UK - For most mothers, the moment when they first see their child after giving birth is filled with love and affection. But for Charlene Machin, it was a moment of terror - for her son had been born with half of his face missing. The 33-year-old had given birth to twin boys Oliver and Harry, but doctors discovered baby Harry had been born with a severe facial deformity.
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Mrs Machin, from Stoke-on-Trent, recalled how, when her sons were born seven years ago, she kept apologising to husband Mark after hearing the news.
She said: "I'd only just recovered from giving birth by caesarian to the twins. Doctors had whisked Harry straight off after his birth and I hadn't been able to see him.
"The doctor lifted his hand to his own face, and made a sweeping gesture across the left side. 'It's as though his face has been erased completely,' he told me. He has no eye on that side, no ear or nostril. I started crying and kept saying I was sorry to Mark. I felt like it was my fault."
"I saw him the following morning and I was so shocked. Half of his face was missing, it just wasn't there. it was like it had been rubbed out.
"As I cuddled him for the first time, waves of terror swept over me. How could I possibly love this little boy when he looked like this?
"People assume that maternal instinct kicks in as soon as you hold your child for the first time. But mine didn't. I didn't feel anything, just emptiness. I fixed a smile on my face, but behind the smile, I was in pieces. I just couldn't love my son when he looked like this. Instead I just felt grief - grief for a life that I felt had been taken from me, a normal life that should have been Harry's."
The Machins had been thrilled when they had found out Charlene was pregnant with twins. At 32 weeks, Mrs Machin's waters broke and she had to have an emergency caesarian to deliver the boys as Oliver was in a breech position. After being born, the boys were taken off by doctors to assess them. It was hours later when doctors returned and explained to them about Harry's condition. The baby was transferred to Hope Hospital in Salford, Manchester, where scans ruled out any kidney, spine or heart problems and stayed under medical care before he was allowed home.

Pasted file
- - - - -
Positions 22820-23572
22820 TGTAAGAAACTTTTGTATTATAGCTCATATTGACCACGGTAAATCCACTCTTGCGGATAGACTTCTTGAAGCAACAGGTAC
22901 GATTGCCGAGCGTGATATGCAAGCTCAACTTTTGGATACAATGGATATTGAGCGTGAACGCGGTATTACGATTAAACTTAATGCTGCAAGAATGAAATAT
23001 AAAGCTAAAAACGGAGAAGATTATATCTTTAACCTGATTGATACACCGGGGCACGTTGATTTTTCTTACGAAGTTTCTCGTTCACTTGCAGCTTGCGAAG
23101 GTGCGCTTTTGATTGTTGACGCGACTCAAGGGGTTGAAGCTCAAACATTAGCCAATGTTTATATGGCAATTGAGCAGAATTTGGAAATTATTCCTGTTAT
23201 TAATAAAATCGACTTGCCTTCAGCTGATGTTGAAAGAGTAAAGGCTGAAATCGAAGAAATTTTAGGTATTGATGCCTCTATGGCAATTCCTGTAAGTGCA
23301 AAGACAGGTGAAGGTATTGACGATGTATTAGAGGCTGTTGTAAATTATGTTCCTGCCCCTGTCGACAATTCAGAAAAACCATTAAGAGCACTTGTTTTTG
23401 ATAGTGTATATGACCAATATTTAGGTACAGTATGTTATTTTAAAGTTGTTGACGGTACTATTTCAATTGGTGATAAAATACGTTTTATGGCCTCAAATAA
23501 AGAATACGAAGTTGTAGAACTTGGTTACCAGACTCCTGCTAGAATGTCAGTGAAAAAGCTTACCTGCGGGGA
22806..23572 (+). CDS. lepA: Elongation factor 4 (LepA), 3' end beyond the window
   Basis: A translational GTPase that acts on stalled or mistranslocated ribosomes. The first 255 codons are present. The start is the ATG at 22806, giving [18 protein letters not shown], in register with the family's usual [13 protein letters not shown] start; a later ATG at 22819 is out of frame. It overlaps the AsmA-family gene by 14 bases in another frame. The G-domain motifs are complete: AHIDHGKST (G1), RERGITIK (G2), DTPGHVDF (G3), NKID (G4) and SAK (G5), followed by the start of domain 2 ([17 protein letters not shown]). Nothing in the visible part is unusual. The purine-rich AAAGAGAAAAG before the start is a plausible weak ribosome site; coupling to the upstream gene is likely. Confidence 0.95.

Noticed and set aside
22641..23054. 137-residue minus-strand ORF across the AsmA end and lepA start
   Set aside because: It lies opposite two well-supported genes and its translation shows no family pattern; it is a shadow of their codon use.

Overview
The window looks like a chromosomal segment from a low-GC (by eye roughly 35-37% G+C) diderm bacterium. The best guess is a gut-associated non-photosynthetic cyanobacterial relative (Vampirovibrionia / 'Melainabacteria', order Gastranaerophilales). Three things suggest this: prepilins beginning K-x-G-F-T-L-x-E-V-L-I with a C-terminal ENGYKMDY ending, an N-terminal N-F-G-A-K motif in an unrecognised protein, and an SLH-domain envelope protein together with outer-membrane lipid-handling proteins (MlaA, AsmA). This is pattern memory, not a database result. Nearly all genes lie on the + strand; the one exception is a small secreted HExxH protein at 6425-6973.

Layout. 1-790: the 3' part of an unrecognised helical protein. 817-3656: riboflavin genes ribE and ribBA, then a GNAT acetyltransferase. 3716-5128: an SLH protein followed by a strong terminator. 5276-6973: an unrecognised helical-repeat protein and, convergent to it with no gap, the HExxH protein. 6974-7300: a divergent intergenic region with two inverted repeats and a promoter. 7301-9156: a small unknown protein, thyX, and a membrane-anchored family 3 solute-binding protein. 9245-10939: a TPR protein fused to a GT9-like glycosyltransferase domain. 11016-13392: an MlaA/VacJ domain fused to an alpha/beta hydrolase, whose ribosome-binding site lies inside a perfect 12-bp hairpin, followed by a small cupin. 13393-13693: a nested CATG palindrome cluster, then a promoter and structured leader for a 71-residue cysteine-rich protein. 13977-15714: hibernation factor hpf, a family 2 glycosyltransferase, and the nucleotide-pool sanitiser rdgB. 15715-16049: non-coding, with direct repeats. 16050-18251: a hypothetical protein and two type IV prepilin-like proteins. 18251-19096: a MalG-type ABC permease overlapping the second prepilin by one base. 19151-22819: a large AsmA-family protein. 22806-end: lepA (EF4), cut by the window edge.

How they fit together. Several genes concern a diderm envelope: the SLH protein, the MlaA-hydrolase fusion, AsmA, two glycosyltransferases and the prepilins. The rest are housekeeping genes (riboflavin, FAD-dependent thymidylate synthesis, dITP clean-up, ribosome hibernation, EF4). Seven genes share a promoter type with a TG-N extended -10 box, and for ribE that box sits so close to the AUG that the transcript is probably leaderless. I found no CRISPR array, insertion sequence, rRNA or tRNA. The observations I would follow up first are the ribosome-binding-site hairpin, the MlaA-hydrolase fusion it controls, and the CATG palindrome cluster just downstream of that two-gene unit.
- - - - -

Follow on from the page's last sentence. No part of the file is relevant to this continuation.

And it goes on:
Now, seven years later, Mrs Machin has overcome the dread and sadness she felt when she first heard the news about Harry. Her sons are energetic, adorable and the best of friends - with Oliver fiercely protective of his twin brother.
And she has learned to overcome her initial horror at her son, and accept him for the loveable, brave boy that he is.
"I just went through the motions with him, feeding and changing him. But still I couldn't feel anything for him. And I couldn't bring myself to take them out in the double buggy. The occasional time that I did dare to venture out, the double buggy attracted attention. People came over to ask about the twins, and when they saw Harry, some even ran away screaming.
"It took me a long time to start loving my little boy. It was two years before I finally loved him properly, like I'd always imagined that I would love my children. I gradually came to accept what he looked like. The turning point came for me when he was 18 months old and I took the twins out to shopping. As soon as I walked in the store, children came running up to look at the twins, and I walked through the store with them behind me, staring and pointing.
"I'd had enough. It was time to help Harry face the world. I swung the buggy round. 'This is Harry,' I said. The children asked what was wrong with him. So I told them. And afterwards I felt stronger. Instead of trying to hide my son away, I'd faced it head on, and I felt better.
"From then on I got more confident taking the twins out. It still isn't easy. I can't predict how people are going to react to him. Adults stare and whisper and sometimes children scream and run away from him."
The boys are firm friends, and Oliver stands up to anyone who stares or makes comments about Harry, Mrs Machin said: "It is difficult for Oliver to deal with and my heart goes out to him. Recently we were a child's attraction in Birmingham and I heard Oliver say to a group of children 'He's my brother. It doesn't matter what he looks like'.
"It breaks my heart to hear him. I'm pleased that Harry will always have Oliver there to help him through, but it's a lot for Oliver to take on. It has knocked his self confidence, but he's so protective of his brother. I'm very proud of them both."
Harry has had three operations on his face to reposition his eye socket and in July last year he had a ten-hour operation at Alder Hey Children's Hospital in Liverpool to remove the front of his face and skull and to reposition his brain. This year he is due to have his eyelid stretched and a prosthetic eye fitted.
"Harry and I have such a close relationship now. I've got no shame in admitting that I couldn't love my son when he was born. I don't want people to think that it’s easy to love a child straight away like this. But I want my story to give hope to other mums who may find themselves in my position. Because don't give up hope - I've learned to accept Harry's deformity and the love I have for both my sons is so strong. And I'm very proud of what Harry and I have achieved together, to make that bond between us as strong as it is today."